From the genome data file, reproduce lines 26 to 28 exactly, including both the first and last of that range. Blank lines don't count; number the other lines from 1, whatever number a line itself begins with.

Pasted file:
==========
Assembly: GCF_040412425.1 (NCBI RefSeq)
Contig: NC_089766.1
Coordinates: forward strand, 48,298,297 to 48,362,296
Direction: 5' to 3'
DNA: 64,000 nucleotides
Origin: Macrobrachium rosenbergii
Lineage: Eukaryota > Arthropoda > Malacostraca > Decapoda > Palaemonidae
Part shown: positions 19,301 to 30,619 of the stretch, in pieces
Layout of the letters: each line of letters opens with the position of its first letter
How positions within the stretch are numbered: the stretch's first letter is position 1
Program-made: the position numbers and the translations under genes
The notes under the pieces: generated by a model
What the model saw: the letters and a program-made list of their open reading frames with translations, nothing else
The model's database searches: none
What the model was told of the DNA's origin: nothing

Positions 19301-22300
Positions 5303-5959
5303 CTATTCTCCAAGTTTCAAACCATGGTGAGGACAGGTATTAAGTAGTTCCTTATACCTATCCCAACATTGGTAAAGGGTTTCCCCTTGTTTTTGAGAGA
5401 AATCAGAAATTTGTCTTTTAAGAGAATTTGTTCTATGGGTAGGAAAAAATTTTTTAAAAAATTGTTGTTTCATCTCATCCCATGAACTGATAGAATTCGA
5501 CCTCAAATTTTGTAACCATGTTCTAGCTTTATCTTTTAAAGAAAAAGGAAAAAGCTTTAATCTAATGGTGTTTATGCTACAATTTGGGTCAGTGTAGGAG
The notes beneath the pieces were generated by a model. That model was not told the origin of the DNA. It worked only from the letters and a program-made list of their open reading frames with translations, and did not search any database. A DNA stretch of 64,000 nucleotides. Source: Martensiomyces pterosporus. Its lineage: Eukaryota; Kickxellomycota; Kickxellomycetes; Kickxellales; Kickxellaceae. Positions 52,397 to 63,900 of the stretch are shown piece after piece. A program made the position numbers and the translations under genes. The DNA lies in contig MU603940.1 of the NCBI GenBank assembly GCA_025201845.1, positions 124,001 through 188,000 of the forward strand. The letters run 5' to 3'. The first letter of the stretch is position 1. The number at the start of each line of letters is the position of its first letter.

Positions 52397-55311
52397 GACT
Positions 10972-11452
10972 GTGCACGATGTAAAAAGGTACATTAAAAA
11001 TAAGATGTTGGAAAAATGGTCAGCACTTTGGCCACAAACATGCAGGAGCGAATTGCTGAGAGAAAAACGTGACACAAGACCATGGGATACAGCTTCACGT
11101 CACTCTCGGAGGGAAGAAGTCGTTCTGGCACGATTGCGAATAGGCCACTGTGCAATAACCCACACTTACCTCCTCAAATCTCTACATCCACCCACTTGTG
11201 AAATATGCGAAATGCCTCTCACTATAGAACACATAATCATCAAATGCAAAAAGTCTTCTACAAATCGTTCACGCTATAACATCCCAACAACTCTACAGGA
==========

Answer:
11001 TAAGATGTTGGAAAAATGGTCAGCACTTTGGCCACAAACATGCAGGAGCGAATTGCTGAGAGAAAAACGTGACACAAGACCATGGGATACAGCTTCACGT
11101 CACTCTCGGAGGGAAGAAGTCGTTCTGGCACGATTGCGAATAGGCCACTGTGCAATAACCCACACTTACCTCCTCAAATCTCTACATCCACCCACTTGTG
11201 AAATATGCGAAATGCCTCTCACTATAGAACACATAATCATCAAATGCAAAAAGTCTTCTACAAATCGTTCACGCTATAACATCCCAACAACTCTACAGGA